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Abstract: FR-PO721

Nampt Deficiency in Podocyte Causes Severe Glomerular and Tubular Damage Which Is Reversed by NAD+ Supplementation

Session Information

Category: Glomerular Diseases

  • 1304 Glomerular Diseases: Podocyte Biology


  • Wang, Xiaoxin, Georgetown University, Washington, District of Columbia, United States
  • Myakala, Komuraiah, Georgetown University, Washington, District of Columbia, United States
  • Levi, Moshe, Georgetown University, Washington, District of Columbia, United States

Nicotinamide adenine dinucleotide (NAD+) plays critical roles in the conversion of fuel substrate to energy and as a substrate for important enzymes that regulate cellular homeostasis. The salvage pathway is responsible for most NAD+ production in mammalian cells. As its rate-limiting enzyme, nicotinamide phosphoribosyltransferase (Nampt) deficiency in proximal tubules resulted in renal peritubular fibrotic changes, indicating the importance of NAD+ metabolism in kidney disease. However, the exact role of Nampt in podocyte has not been explored yet.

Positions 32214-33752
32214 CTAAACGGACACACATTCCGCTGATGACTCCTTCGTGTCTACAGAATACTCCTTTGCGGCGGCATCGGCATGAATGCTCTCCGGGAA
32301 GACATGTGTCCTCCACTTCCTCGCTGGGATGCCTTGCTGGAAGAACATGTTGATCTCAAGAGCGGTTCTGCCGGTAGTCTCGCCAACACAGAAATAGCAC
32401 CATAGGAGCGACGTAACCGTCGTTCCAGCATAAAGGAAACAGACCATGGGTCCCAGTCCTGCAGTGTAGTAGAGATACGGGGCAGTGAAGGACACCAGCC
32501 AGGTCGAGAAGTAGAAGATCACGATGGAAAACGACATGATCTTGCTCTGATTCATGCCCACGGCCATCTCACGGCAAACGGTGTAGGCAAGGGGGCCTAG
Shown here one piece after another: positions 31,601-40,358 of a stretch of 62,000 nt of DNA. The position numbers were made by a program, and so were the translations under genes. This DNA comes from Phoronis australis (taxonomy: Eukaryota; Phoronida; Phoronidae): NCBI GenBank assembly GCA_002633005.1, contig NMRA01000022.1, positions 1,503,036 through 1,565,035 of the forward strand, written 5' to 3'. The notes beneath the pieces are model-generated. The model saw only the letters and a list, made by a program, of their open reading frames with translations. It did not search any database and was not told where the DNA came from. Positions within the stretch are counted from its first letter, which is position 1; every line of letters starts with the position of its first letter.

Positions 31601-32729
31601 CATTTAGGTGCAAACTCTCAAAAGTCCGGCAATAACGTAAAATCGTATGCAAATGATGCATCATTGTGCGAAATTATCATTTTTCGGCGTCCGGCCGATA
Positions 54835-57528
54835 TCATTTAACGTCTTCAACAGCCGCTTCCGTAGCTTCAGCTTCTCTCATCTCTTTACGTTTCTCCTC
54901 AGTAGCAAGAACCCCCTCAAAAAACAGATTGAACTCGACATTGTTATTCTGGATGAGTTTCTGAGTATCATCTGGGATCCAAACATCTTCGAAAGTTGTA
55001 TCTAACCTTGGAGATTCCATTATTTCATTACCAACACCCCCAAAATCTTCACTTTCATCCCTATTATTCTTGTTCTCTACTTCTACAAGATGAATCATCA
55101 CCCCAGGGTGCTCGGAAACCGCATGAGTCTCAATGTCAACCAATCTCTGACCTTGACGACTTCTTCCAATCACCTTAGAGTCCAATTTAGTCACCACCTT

Nampt podocyte conditional knockout mice, established by crossing the podocyte specific Nphs2-cre and Nampt-flox mice, were followed from birth until 8 months of age. To examine if NAD+ is responsible for the phenotype in the podocyte Nampt deficient mice, nicotinamide was given to 8-month-old mice at 500mg/kg body weight in drinking water for 2 weeks.


The podocyte Nampt deficiency caused progressive proteinuria and renal damage. The mild proteinuria noticeable at 3-month-old mice was escalated to more than 100-fold increase in proteinuria compared to wild type mice at 8-month-old in both males and females, with massive glomerulosclerosis, tubular atrophy and fibrosis, and inflammation observed in the podocyte Nampt knockout kidneys (Figure 1). 2-week nicotinamide treatment was able to normalize the proteinuria and significantly decrease the urinary kidney injury molecule (Kim-1) level in 8-month-old podocyte Nampt knockout mice.


Our study shows that Nampt plays a critical role to maintain podocyte homeostasis, with its deletion in the podocyte causing severe proteinuria and renal damage. This effect is dependent on NAD+ as its supplementation rapidly corrects the increase in proteinuria, supporting a reversible mechanism through NAD+ metabolism instead of impairment during development.

Figure 1. Histology staining shows the severe damage in the kidneys of 8-month-old podocyte-specific Nampt knockout mice.


  • NIDDK Support